Herzog v. Commissioner of Social Security

Filing 22

ORDER adopting Report and Recommendations re 19 Report and Recommendations.. Signed by Judge James L. Graham on 9/28/2017. (ds)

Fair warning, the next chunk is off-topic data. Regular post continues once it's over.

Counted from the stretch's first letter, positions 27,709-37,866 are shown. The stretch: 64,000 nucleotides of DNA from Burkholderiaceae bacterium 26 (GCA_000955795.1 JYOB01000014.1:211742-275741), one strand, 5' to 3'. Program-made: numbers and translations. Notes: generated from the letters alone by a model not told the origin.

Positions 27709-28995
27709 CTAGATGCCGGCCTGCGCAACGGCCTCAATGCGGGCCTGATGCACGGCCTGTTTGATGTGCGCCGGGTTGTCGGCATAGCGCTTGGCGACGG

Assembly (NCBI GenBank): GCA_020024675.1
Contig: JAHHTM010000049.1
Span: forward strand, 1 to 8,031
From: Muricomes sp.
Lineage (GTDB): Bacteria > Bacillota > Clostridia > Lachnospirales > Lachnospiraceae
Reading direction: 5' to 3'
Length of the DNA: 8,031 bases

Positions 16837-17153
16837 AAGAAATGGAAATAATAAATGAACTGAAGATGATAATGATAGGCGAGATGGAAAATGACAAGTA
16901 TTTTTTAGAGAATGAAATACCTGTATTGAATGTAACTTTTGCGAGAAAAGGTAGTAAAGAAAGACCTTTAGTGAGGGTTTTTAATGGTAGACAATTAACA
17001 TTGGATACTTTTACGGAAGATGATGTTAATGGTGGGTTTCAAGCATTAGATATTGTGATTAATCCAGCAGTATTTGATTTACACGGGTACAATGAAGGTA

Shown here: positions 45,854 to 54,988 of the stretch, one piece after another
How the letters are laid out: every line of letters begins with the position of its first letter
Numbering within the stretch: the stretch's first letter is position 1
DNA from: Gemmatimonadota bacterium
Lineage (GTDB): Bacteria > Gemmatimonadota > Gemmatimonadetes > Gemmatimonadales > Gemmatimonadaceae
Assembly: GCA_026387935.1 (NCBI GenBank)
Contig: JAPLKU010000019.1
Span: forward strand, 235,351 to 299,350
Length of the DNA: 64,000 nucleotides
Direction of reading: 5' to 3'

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IN THE UNITED STATES DISTRICT COURT FOR THE SOUTHERN DISTRICT OF OHIO EASTERN DIVISION Robin Herzog, Plaintiff, v. Case No. 2:16-cv-244 Commissioner of Social Security, Defendant. ORDER Plaintiff Robin Herzog brings this action under 42 U.S.C. §§405(g) for review of a final decision of the Commissioner of Social Security (“Commissioner”) disability insurance benefits. denying her application for Plaintiff, who is now fifty-five years old, was employed at Honda for thirty years as an auto manufacturing coordinator. She left her employment in December of 2012 due to major depressive disorder and panic disorder with agoraphobia, as well as various physical conditions, including migraine headaches. In a decision dated August 1, 2014, the administrative law judge (“ALJ”) found at step two of the five-step analysis required plaintiff had under severe the social impairments security consisting regulations of that depression, anxiety/panic disorder with agoraphobia, diverticulosis, gastritis, pelvic pain status post vaginal mesh placement, and migraines. PAGEID 68. The ALJ found that plaintiff’s residual functional capacity (“RFC”) would permit her to do light work, with further restrictions that the claimant is able to lift/carry 20 pounds occasionally and 10 pounds frequently; stand/walk 6 hours in an 8-hour workday; and sit 6 hours in an 8-hour workday. The claimant is limited to only occasional climbing of stairs and no climbing of ladders. She is limited to frequent, as opposed to constant, crawling. She is limited to simple, routine tasks with only occasional interaction with the public, supervisors, and coworkers. PAGEID 70. After considering the testimony of a vocational expert, the ALJ decided that there were jobs which plaintiff could perform and that plaintiff was not disabled. This matter is before the PAGEID 77-78. court for consideration of defendant’s June 12, 2017, objections to the May 31, 2017, report and recommendation of the magistrate judge recommending that the plaintiff’s first assignment of error be sustained and that the case be remanded to the Commissioner plaintiff’s alleged fibromyalgia. for reconsideration of Plaintiff has filed a reply to the objections. I. Standard of Review If a party objects within the allotted time to a report and recommendation, the court “shall make a de novo determination of those portions of the report or specified proposed findings or recommendations to which objection is made.” § 636(b)(1); see also Fed. R. Civ. P. 72(b). 28 U.S.C. Upon review, the court “may accept, reject, or modify, in whole or in part, the findings or recommendations made by the magistrate judge.” 28 U.S.C. § 636(b)(1). The court’s review “is limited to determining whether the Commissioner’s decision ‘is supported by substantial evidence and was made pursuant to proper legal standards.’” Ealy v. Comm’r of Soc. Sec., 594 F.3d 504, 512 (6th Cir. 2010) (quoting Rogers v. Comm’r of Soc. Sec., 486 F.3d 234, 241 (6th Cir. 2007)); see also, 42 U.S.C. § 405(g) (“The findings of the Commissioner of Social 2 Security as to any fact, if supported by substantial evidence, shall be conclusive.”). Put another way, a decision supported by substantial evidence is not subject to reversal, even if the reviewing court might arrive at a different conclusion. Bowen, 800 F.2d 535, 545 (6th Cir. 1986). Mullen v. Even if supported by substantial evidence, however, “‘a decision of the Commissioner will not be upheld where the [Commissioner] fails to follow its own regulations and where that error prejudices a claimant on the merits or deprives the claimant of a substantial right.’” Rabbers v. Comm’r of Soc. Sec., 582 F.3d 647, 651 (6th Cir. 2009) (quoting Bowen v. Comm’r of Soc. Sec., 478 F.3d 742, 746 (6th Cir. 2007)). II. Objection Defendant objects to the magistrate judge’s recommendation that this case be remanded to the Commissioner for further consideration of whether plaintiff’s alleged fibromyalgia is a medically determinable impairment and a severe impairment. In her first assignment of error, plaintiff asserted that the ALJ erred in failing to classify her fibromyalgia as a severe medical impairment at step two of the five-step analysis required under 20 C.F.R. §404.1520(a)(4)(ii). Step two is the means by which the Commissioner screens out totally groundless claims, see Farris v. Sec’y of Health & Human Servs., 773 F.2d 85, 89 (6th Cir. 1985), and is a “de minimis hurdle,” see Higgs v. Bowen, 880 F.2d 860, 862 (6th Cir. 1988).1 Plaintiff bears the burden at step two of 1 Defendant argues that the failure to categorize fibromyalgia as a severe impairment was not prejudicial error because the ALJ found other severe impairments at step two. See Nejat v. Comm’r of Soc. Sec., 359 F. App’x 574, 577 (6th Cir. 2009)(where ALJ finds at least one severe impairment and considers all of claimant’s impairments in the remaining steps of 3 proving the impairment. existence of a severe, medically determinable See Jones v. Comm’r of Soc. Sec., 336 F.3d 469, 474 (6th Cir. 2003). Consideration of whether a claimant’s fibromyalgia qualifies as a medically determinable impairment, that is, one which can be the basis for a disability finding under 42 U.S.C. §423(d)(1)(A), is governed by SSR 12-2P, 2012 WL 3104869 (July 25, 2012). SSR 12- 2P does not establish new law; rather, it “merely provides guidance on how to apply pre-existing rules when faced with a claimant asserting disability based on fibromyalgia.” Luukkonen v. Comm’r of Soc. Sec., 653 F. App’x 393, 399 (6th Cir. 2016). Therefore, case law which predates the ruling is still relevant. Under SSR 12-2P, the ALJ cannot rely on a physician’s diagnosis alone; rather, the evidence must document that the physician reviewed the person’s medical history and conducted a physical exam. sufficient 2012 WL 3104869 at *2. objective evidence to To ensure that “there is support a finding that the person’s impairment(s) so limits the person’s functional abilities that it precludes him or her from performing any substantial gainful activity[,]” the ALJ must apply at least one of the following: (1) the 1990 American College of Rheumatology (ACR) Criteria for Classification of Fibromyalgia; or (2) the 2010 ACR Preliminary Diagnostic Criteria. 2012 WL 3104869 at *2. Under the 1990 ACR criteria, fibromyalgia may be found to constitute a the disability determination, ALJ’s failure to find additional severe impairments at step two does not constitute reversible error). However, this rule does not apply here, where the ALJ stated that fibromyalgia “has not been considered in the residual functional capacity assessment discussed below”). 4 medically determinable impairment if the claimant has: (1) a history of widespread pain in all quadrants of the body for at least three months; (2) at least eleven positive tender points found bilaterally on the left and right sides of the body on physical examination; and (3) evidence that other disorders that could cause the symptoms were excluded. Under the 2010 ACR criteria, 2012 WL 3104869 at *2-*3. fibromyalgia is a medically determinable impairment where the following is shown: (1) a history of widespread pain; (2) repeated manifestations of six or more fibromyalgia symptoms or signs, such as fatigue, cognitive or memory problems, waking unrefreshed, depression, anxiety disorder, or irritable bowel syndrome; and (3) evidence that other disorders that could cause the symptoms were excluded. 2012 WL 3104869 at *3. In challenging the ALJ’s step two determination, plaintiff relied on the April 17, 2014, medical assessment completed by Delia Herzog, M.D., who has been plaintiff’s primary care physician since August of 2006. Dr. Herzog indicated that plaintiff could stand/walk for two hours and sit for three hours in an eight-hour work day, that she would have various other physical and environmental restrictions due to fibromyalgia and other physical and mental conditions, and that she was capable of working zero days. PAGEID 725-28. Plaintiff argued that Dr. Herzog’s opinion supported a finding at step two that her fibromyalgia was a severe impairment, and that the ALJ’s three reasons for giving this evaluation little weight were not valid. The ALJ observed that Dr. Herzog’s opinion was on a preprinted form, and concluded that the form 5 was intended to further plaintiff’s litigation interests. PAGEID 74. The magistrate judge found that it was error for the ALJ to reject the opinion on this ground, citing a Ninth Circuit case. Doc. 19, p. 16. point, the court disagrees with the magistrate judge. On this Although there is no per se rule regarding this type of evidence, the Sixth Circuit has cast doubt on the usefulness of check-box forms where the physician findings. fails to give any explanation for his or her See Hernandez v. Comm’r of Soc. Sec., 644 F. App’x 468, 474-75 (6th Cir. 2016)(ALJ’s erroneous consideration of treating physician’s check-box analysis was harmless error where the form was unaccompanied by any explanation and was weak evidence at best that “meets our patently deficient standard”); Walters v. Comm’r of Soc. Sec., 127 F.3d 525, 530 (6th Cir. 1997)(treating physician’s mere documentation of impairments was not sufficient to support his opinion that claimant could not perform past job). provide medical findings which supported her When asked to assessment of plaintiff’s physical limitations, Dr. Herzog simply noted her diagnoses of fibromyalgia and other conditions, with no further explanation. Dr. Herzog’s reasoning regarding plaintiff’s functional limitations is not supplied in her treatment notes. The ALJ did not err in discounting Dr. Herzog’s opinion on this ground. The ALJ also commented that it was inconsistent for Dr. Herzog to state that plaintiff could work zero hours but could stand/walk for two hours and sit for three hours in an eight-hour day. 74. PAGEID Apparently the ALJ read the latter part of the evaluation as suggesting that plaintiff was capable of working at least five hours per day. Although this is a good example of how check-box forms can be a source of confusion, 6 the court agrees with the observation of the magistrate judge that Dr. Herzog’s findings are not necessarily inconsistent. See Doc. 19, pp. 16-17. Plaintiff could be capable of standing/walking and sitting for five hours, yet still be unable to work due to her various impairments. Further, plaintiff’s ability to stand/walk and sit for only a total of five hours in an eight-hour work day would preclude her from sustaining full-time employment, and therefore, for disability purposes, she could work zero hours. Plaintiff also challenges the ALJ’s decision to give Dr. Herzog’s opinion less weight “because she based her opinion in part on the claimant’s fibromyalgia, which is not medically determinable.” PAGEID 74. The magistrate judge concluded that the ALJ’s rejection of Dr. Herzog’s diagnosis of fibromyalgia because Dr. Herzog diagnosed circular reasoning. plaintiff with Doc. 19, p. 16. fibromyalgia was invalid The ALJ’s discussion of Dr. Herzog’s opinion is included in his step four evaluation, where he was required to determine the impact of plaintiff’s impairments on her ability to work. In that context, the statement makes sense. By ALJ step four, the had found that plaintiff’s alleged fibromyalgia was not a medically determinable impairment, which meant that he was not required to consider it in making the RFC determination. However, the court agrees with the magistrate judge that the mere fact that Dr. Herzog diagnosed plaintiff as having fibromyalgia would not be a valid reason for discounting her opinion at step two of the evaluation in deciding whether plaintiff’s fibromyalgia was a medically determinable impairment. In short, plaintiff’s arguments concerning the ALJ’s reasons for assigning Dr. Herzog’s evaluation little weight are well taken in 7 part. Defendant also argued that the ALJ’s step two decision is supported by his findings regarding plaintiff’s lack of credibility concerning the severity of her symptoms. decisional process, the ALJ noted At step four of the that plaintiff provided inconsistent statements concerning the frequency of her migraine headaches. PAGEID 71. The ALJ also found that plaintiff’s allegations concerning her functional limitations were inconsistent with her daily activities and with objective medical evidence in the record. The ALJ did not expressly incorporate this analysis into his step two discussion, so it is not clear to what extent it may have influenced his step two decision. The possibility that it did is a cause for concern, as some of his stated reasons for discounting the severity of plaintiff’s symptoms run counter to the nature of fibromyalgia. The Sixth Circuit has noted that “unlike medical conditions that can be confirmed by objective testing, fibromyalgia patients present no objectively alarming signs.” Rogers, 486 F.3d at 243. The ALJ noted records indicating that plaintiff had a normal range of motion and normal muscle strength. PAGEID 73. However, fibromyalgia patients demonstrate normal muscle strength and can have a full range of motion. Minor v. Comm’r of Soc. Sec., 513 F. App’x 417, 434 (6th Cir. 2013). Evidence that plaintiff walks normally without the use of an assistive device, see PAGEID 71, while relevant to the degree of impairment, does not preclude a fibromyalgia diagnosis. The ALJ also noted plaintiff’s daily activities, which included preparing simple meals, cleaning and doing laundry, watching television, walking, visiting her mother at 8 a retirement center, driving, reading and using the computer. However, as the Sixth Circuit has noted in cases involving similar activities, these daily functions are not comparable to typical work activities. See Kalmbach v. Comm’r of Soc. Sec., 409 F. App’x 852, 864 (6th Cir. 2011); Rogers, 486 F.3d at 248. Defendant also contends that, regardless of whether the ALJ erred in his consideration of Dr. Herzog’s opinion, he correctly found that the evidence in the record fails to satisfy the 1990 ACR criteria for finding that plaintiff’s alleged fibromyalgia qualifies as a medically determinable impairment. In addition to evidence also satisfying these criteria, SSR 12-2P requires evidence that the physician reviewed the person’s medical history and conducted a physical exam. SSR 12-2P, 2012 WL 3104869 at *2- *3. Looking to the 1990 ACR diagnostic criteria, the court notes that plaintiff’s medical records do document a long history of widespread pain. Although the ALJ stated that there was no evidence that other disorders that could cause the symptoms or signs of fibromyalgia were excluded, see PAGEID 68, that is not entirely accurate. cervical spine MRI For example, the ALJ himself noted that a 2013 was normal, see PAGEID 73, and that Dr. Richardson did not include arthritis as a diagnosis in her March 19. 2014, report, see PAGEID 74. As to the remaining factor in the 1990 ACR criteria, the ALJ correctly noted that there was no evidence of at least eleven positive tender points on physical examination.2 The first fibromyalgia diagnosis in plaintiff’s 2 Plaintiff submitted additional evidence to the Appeals Council consisting of the May 21, 2014, report of Shereen Hashmi, 9 treatment records is found in Dr. Herzog’s progress notes for February 19, 2014, which do not indicate whether Dr. Herzog conducted a physical exam. The record also includes the report of Jennifer Richardson, M.D., a rheumatologist who examined plaintiff on March 19, 2014. Exhibit 20F. Dr. Richardson diagnosed plaintiff with fibromyalgia, but stated that there was no pain on inspection.3 Exhibit 20 F, pp. 7-8. The court agrees with defendant that the evidence in the record does not clearly indicate that the SSR 12-2P 1990 ACR criteria are satisfied in this case. The next issue is whether the magistrate judge correctly concluded that remand was appropriate because the ALJ should have employed the mechanisms available for supplementing the record. Doc. 19, p. 19. SSR 12-2P states that “[i]n cases involving [fibromyalgia], as in any case, we will make every reasonable effort to obtain all available, relevant evidence to ensure M.D., a rheumatologist, who diagnosed plaintiff as having fibromyalgia, noting “[f]ibromyalgia tender points.” Exhibit 26F, PAGEID 768-69. Because this evidence was submitted to the Appeals Council after the ALJ’s decision, it cannot be considered part of the record for purposes of determining whether the ALJ’s decision is supported by substantial evidence. Foster v. Halter, 279 F.3d 348, 357 (6th Cir. 2001). However, where new evidence is made a part of the record by the Appeals Council, it is appropriate for the ALJ to consider it when reevaluating evidence on remand. Cox v. Comm’r of Soc. Sec., 615 F. App’x 254, 263 (6th Cir. 2015). 3 This lack of positive tender points during Dr. Richardson’s examination does not preclude a fibromyalgia diagnosis. SSR 12-2P recognizes that “the symptoms and signs of [fibromyalgia] may vary in severity over time and may even be absent on some days” and cautions that it is important that a medical source who conducts a consultative examination have access to longitudinal information about the claimant. SSR 122P, 2012 WL 3104869 at *5. 10 appropriate and thorough evaluation.” SSR 12-2P, 2012 WL 3104869 at *3. The ruling further provides that when there is insufficient evidence to determine whether a person has fibromyalgia, the agency “may take one or more actions to try to resolve the insufficiency[,]” including contacting the treating physician and other medical sources to see if more information is available, requesting additional existing records, asking the claimant or others for more examination. The information, and purchasing a consultative 2012 WL 3104869 at *4. court recognizes that the ruling is phrased in discretionary terms, and that the “ALJ has discretion to determine whether further evidence, such as additional testing or expert testimony, is necessary.” Foster, 279 F.3d at 355. The ALJ had no “special, heightened duty to develop the record” in this case because plaintiff was represented by counsel. See Nabours v. Comm’r of Soc. Sec., 50 F. App’x 272, 275 (6th Cir. 2002)(emphasis supplied). It is not error to fail to obtain additional evidence where the record contains a “considerable amount of evidence” pertaining to the claimant’s limitations. Culp v. Comm’r of Soc. Sec., 529 F. App’x 750, 751 (6th Cir. 2013). However, the ALJ has the ultimate responsibility to ensure that a claimant receives a full and fair hearing. (1971). Richardson v. Perales, 402 U.S. 389, 411 That responsibility includes a duty to fully and fairly develop the record. See Johnson v. Sec’y of Health & Human Servs., 794 F.2d 1106, 1111 (6th Cir. 1986). discretion to obtain additional The failure to exercise the evidence inadequate is a ground for reversal. the record is Ward v. Comm’r of Soc. Sec., 198 F.Supp.3d 825, 830 (S.D. Ohio 2016). 11 when The court agrees with the magistrate judge that the ALJ should have employed one or more of the options available under SSR 12-2P for supplementing the record, and that his failure to do so in this case was an abuse of discretion warranting remand. The court notes that although there is medical evidence in the record relating to plaintiff’s treatment for her various symptoms, including pain, fatigue, depression, and anxiety disorder, which could be symptoms, signs, or co-occurring conditions of fibromyalgia, the fibromyalgia diagnosis was a fairly recent one. Dr. Herzog first recorded the fibromyalgia diagnosis in her February 19, 2014, treatment notes, and Dr. Richardson, a specialist in rheumatology, conducted a physical examination and diagnosed plaintiff with fibromyalgia on March 19, 2014. These records should have alerted the ALJ to the fact that plaintiff’s physicians were just beginning to evaluate plaintiff’s conditions through the lens of fibromyalgia. Plaintiff’s physicians could have been contacted to flesh out the records concerning this new diagnosis, including information concerning the existence of positive tender points. On May 21, 2014, plaintiff was also diagnosed with fibromyalgia by Dr. Hashmi, who noted “[f]ibromyalgia tender points” upon physical examination. If the ALJ had asked plaintiff for additional records bearing on his step two analysis, plaintiff could have provided Dr. Hashmi’s report, which was an “existing record” predating the ALJ’s August 1, 2014, decision. See 2012 WL 3104869 at *4. The court also notes that if the record does not include a report of tender-point testing, SSR 12-2P permits using the alternative factor in the 2010 criteria, that being the existence of repeated manifestations of six or more fibromyalgia symptoms, 12 signs, or co-occurring conditions. *3, n. 6. SSR 12-2P, 2012 WL 3104869 at The ALJ did not perform this alternative analysis under the 2010 criteria. plaintiff disorder, has The medical records indicate, at minimum, that suffered which could from fatigue, potentially depression, qualify as and anxiety co-occurring conditions in her case. The ALJ should have asked plaintiff and/or her physicians for additional information or for clarification of the existing records which may have assisted him in applying the alternative criteria. The court concludes that this case should be remanded to the Commissioner so that additional evidence can be requested by and presented to the ALJ on the issue of whether plaintiff’s alleged fibromyalgia is a medically determinable impairment, and, if it is, whether it is a severe impairment. recommendation based on the first In light of the remand assignment of error, the magistrate judge did not discuss plaintiff’s other assignments of error. Because this case will be remanded, this court will not address the remaining claims of error. The court emphasizes that in remanding this case, it has made no ruling on the merits of whether plaintiff’s fibromyalgia is a medically impairment or a severe or nonsevere impairment. determinable These issues are for the ALJ to decide on remand. III. Conclusion In accordance with the foregoing, the court adopts in part the magistrate judge’s report and recommendation (Doc. 19). Pursuant to 42 U.S.C. §405, sentence four, the decision of the Commissioner is reversed, and this matter is remanded to the Commissioner. Upon remand, the ALJ shall solicit and receive additional evidence and 13 shall give fibromyalgia. further consideration to plaintiff’s alleged The clerk shall enter final judgment remanding this case to the Commissioner. It is so ordered. Date: September 28, 2017 s/James L. Graham James L. Graham United States District Judge 14